Industrial Revolution and its Impact on Art

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Industrial Revolution and its Impact on Art

There were many artistic movements during the period of industrialization, each of which was a reaction to the feelings of the time, as well as to the movement which had preceded it.

The first period of under the influence of Industrial revolution was the Neoclassical from the 1750's to 1820's. It was the rediscovery of classical Greek and Roman art. Main artist of the era were , Jacques-Louis David, , Jean Auguste Dominique Ingres.

The parallel period with Neoclassical was the Romanticism from the late 17th century to the mid-18th century. Imagination, individualism, freedom, emotional intensity describes the movement. Great Romantic artist were Francisco de Goya, Theodore Gericault, Eugene Delacroix, Joseph Mallor William Turner.

The Realism emerged from the Romanticism from 1840's to 1900's. Realist artist captured figures and objectives as they appear in real life. Gustave Courbet, Jean Francois Millet, Honore Daumier.

The Industrial Revolution had a great effect on the Impressionists and Post-Impressionists in the late 19th century. Artist of these movements were observing nature directly. They captured the momentarily changing effect of the lighting. Some of the many artists of the period are Edgar Degas, Claude Monet, Mary Stevenson Cassatt, Paul Cézanne, Georges Seurat, Vincent Van Gogh, Paul Gauguin.

The first Industrial Revolution effected Romanticism. Realism became a cultural movement, a reaction to the idealism of Romanticism in the late 18th to mid-19th century. It was the second Industrial Revolution in the 1850s that had its impact on the Realistic phenomenon. Truthful vision of modern life, everyday figures and object are rendered in a realistic manner. Realism rejects the ideals of classical art, and the emotional drama, imagination of Romanticism. Realism based on direct observation of the real and existing world.

Parallel to the naturalist literature of Emile Zola, Honore de Balzac, and Gustave Flaubert, the subject matter came from the everyday people, everyday life. Writers and artist elevated the working class into the high arts and literature. Courbet exhibited A Burial at Ornans and the Stonebreakers at the Salon-portraying ordinary people in a large scale painting that was reserved for historical painting. The Stonebreaker was an irony against industrialization, showing the monotony and dehumanizing task of groundbreaking.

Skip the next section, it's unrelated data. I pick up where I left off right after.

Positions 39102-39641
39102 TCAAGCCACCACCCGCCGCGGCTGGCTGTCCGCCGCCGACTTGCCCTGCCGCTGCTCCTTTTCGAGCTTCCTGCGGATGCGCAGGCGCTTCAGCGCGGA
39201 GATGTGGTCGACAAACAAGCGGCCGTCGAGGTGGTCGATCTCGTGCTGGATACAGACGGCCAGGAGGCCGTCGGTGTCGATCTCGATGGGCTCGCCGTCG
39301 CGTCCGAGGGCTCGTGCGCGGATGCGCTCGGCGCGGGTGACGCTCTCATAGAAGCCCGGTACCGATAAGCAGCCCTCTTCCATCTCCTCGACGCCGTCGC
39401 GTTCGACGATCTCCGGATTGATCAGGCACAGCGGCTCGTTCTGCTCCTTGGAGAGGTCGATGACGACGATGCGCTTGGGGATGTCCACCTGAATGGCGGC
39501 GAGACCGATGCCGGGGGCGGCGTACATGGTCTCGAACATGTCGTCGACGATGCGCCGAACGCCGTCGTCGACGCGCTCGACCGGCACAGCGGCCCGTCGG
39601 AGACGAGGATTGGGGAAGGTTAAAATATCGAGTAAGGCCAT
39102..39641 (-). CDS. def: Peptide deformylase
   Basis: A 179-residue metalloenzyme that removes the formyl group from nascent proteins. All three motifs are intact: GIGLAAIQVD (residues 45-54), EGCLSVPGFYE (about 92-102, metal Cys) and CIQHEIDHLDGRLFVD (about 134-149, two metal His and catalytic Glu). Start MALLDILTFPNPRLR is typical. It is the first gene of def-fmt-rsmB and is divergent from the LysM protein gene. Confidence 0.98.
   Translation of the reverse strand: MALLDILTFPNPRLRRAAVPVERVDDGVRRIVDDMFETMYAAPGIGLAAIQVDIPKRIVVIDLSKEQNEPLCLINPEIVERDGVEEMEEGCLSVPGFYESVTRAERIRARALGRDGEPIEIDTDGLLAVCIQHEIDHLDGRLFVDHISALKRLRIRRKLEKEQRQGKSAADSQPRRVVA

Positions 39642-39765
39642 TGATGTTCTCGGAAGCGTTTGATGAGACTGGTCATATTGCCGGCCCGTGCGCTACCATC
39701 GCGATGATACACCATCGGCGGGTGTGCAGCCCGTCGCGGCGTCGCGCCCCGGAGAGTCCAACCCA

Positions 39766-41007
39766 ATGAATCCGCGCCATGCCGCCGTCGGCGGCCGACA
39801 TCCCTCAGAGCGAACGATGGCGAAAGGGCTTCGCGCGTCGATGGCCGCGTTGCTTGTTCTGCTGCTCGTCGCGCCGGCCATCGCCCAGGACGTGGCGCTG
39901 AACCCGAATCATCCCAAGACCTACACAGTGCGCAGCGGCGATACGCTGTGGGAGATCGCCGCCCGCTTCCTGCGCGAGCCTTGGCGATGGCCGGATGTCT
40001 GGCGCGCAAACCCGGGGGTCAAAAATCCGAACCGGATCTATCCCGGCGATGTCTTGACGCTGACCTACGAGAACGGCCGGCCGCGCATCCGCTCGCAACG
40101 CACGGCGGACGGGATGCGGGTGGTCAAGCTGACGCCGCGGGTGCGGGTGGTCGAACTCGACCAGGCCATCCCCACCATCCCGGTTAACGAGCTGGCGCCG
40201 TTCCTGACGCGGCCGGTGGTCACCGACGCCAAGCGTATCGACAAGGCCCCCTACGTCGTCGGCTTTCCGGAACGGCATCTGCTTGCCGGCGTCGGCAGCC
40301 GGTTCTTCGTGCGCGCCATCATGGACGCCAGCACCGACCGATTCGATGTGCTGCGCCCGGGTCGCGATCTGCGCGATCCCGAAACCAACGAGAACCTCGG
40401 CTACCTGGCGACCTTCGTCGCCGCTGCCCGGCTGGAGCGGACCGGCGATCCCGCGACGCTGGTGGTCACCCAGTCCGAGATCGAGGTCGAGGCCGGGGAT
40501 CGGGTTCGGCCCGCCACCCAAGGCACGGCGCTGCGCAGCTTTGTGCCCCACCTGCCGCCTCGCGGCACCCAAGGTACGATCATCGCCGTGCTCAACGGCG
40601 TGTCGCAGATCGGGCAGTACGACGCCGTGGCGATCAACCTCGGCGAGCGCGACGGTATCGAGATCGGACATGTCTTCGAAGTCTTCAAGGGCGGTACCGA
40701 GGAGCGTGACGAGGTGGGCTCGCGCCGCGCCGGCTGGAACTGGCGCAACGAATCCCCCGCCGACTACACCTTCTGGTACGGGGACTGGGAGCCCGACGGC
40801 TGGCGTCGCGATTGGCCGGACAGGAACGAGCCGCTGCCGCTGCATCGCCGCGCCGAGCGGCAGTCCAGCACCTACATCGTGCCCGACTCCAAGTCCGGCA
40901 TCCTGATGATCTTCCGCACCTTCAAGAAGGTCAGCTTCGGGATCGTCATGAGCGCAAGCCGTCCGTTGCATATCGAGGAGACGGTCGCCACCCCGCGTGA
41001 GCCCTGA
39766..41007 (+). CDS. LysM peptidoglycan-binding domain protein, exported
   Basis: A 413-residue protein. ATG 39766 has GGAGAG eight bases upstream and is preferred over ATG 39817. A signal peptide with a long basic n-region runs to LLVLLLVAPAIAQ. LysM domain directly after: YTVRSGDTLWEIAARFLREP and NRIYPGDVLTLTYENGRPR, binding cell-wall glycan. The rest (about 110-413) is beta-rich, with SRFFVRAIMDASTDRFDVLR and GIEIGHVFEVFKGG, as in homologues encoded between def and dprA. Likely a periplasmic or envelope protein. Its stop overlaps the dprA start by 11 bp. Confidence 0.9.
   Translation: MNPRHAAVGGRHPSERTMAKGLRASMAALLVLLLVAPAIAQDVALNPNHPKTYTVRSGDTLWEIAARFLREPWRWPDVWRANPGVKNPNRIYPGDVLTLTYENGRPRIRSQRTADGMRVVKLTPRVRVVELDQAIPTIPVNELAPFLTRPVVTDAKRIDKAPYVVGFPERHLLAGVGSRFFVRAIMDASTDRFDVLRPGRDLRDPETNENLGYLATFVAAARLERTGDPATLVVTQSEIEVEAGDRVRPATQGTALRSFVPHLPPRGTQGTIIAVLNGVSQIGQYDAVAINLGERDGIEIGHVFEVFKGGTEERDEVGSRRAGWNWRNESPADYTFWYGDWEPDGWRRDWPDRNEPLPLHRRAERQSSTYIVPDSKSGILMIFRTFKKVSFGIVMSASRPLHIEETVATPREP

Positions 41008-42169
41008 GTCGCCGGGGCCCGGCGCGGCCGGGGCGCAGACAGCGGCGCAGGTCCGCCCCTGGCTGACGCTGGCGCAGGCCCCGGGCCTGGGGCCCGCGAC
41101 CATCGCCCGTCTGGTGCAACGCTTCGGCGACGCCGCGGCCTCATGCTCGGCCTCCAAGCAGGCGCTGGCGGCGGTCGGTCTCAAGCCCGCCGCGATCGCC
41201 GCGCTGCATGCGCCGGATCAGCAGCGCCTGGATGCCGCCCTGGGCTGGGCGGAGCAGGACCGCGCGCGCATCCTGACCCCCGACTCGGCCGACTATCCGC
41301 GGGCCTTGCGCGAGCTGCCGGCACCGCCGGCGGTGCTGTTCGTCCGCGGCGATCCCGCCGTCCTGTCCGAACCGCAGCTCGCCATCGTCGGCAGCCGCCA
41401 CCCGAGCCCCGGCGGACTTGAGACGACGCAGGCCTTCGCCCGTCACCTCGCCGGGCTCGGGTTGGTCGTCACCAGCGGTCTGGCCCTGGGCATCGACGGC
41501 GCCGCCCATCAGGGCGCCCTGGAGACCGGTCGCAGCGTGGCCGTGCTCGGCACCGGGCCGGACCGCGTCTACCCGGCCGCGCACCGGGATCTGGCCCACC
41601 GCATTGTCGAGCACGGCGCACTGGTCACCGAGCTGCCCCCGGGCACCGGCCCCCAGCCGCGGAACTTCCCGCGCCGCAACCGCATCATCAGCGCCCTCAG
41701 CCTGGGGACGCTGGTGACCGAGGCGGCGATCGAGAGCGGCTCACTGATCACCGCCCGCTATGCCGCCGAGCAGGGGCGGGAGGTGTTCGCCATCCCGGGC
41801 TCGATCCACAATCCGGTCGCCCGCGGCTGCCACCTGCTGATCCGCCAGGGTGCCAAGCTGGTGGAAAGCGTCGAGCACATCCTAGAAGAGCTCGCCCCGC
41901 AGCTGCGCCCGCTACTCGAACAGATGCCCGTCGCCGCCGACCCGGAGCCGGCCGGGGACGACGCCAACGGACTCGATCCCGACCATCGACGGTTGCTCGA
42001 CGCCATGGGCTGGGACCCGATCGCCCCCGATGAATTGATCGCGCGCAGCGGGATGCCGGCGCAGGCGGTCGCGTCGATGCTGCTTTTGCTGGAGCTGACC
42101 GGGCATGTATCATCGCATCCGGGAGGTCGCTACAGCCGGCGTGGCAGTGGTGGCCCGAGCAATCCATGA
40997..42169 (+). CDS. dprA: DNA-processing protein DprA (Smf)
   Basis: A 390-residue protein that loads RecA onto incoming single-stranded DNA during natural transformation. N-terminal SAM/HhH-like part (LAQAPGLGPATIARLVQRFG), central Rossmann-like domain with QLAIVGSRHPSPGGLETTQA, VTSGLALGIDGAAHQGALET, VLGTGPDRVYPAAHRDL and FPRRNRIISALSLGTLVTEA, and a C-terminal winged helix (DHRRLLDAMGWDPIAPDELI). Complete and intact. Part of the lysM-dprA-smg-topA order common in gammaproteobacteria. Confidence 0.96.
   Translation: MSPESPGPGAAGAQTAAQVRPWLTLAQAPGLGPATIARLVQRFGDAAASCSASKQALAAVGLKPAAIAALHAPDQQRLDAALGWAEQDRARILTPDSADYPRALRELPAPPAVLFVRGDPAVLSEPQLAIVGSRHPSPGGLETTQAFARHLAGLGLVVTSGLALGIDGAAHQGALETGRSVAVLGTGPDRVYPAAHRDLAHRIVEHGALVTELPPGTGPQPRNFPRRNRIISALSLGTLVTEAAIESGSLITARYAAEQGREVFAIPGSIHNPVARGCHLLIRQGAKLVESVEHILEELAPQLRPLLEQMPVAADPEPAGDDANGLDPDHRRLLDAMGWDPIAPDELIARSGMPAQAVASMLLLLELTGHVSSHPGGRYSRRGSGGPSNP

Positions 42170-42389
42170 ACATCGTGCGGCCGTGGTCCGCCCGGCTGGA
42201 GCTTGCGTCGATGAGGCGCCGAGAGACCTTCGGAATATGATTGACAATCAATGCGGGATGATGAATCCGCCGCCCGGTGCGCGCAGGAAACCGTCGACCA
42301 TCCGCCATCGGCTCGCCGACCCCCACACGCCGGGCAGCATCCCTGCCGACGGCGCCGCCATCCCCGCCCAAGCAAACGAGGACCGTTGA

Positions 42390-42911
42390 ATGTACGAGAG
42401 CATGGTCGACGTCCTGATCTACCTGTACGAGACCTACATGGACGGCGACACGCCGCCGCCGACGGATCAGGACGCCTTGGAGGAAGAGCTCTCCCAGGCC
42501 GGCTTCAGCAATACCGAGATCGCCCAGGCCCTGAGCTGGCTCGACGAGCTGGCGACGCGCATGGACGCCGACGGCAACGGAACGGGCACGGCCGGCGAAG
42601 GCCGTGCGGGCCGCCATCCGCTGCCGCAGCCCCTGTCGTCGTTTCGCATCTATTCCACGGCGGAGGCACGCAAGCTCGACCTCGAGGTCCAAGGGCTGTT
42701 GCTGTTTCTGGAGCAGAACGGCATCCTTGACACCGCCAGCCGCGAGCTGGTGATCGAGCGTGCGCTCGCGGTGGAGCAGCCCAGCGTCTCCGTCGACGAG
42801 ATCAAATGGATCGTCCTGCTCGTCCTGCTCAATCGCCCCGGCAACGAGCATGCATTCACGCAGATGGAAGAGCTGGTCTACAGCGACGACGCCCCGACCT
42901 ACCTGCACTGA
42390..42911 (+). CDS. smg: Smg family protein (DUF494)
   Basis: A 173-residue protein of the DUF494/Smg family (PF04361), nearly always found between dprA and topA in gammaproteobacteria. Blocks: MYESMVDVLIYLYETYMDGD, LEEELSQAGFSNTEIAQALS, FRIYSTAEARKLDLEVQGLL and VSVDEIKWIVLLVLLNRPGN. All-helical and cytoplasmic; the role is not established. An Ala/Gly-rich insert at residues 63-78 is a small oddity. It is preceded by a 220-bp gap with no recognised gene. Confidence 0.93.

Like Courbet, Jean Francois Millet painted the poor people and was socially aware of them. Millet's modest background had a great influence on the subject matter of his works. "I was born as a peasant and shall die as a peasant", Millet once said. He was a member of the Barbizon School, a group of French painters, who painted country life, settled down near Barbizon, a little village. His most famous work is the Gleaners, rendering three women bend down, searching for the last wheat scraps. This work created a scandal at its exhibition at the Salon in 1957, because of the true depiction of poverty which was politically frightening to the bourgeois viewers.

Another work that emphasizes the life and work and poorness of the peasant is the Woman with Rake. This is a small ( 15 5/8 x 13 1/2 in.) oil painting from 1857. The subject is a peasant woman raking a pile of hay. There are some other farmers in the background, and elements of the natural countryside, trees, grass, and a farm-wagon. The most attention is on the full size woman, who quietly doing her work. She is placed in the foreground, against the sky. The honesty of the work, the suggesting sympathy of poor fills up with emotions. This was Millet’s nostalgic approach, distict from the other Realists’ like Courbet, Daumier.

Van Gogh was a great admirer of Millet and studied his work and made copies of them, such he copied the Woman with Rake.

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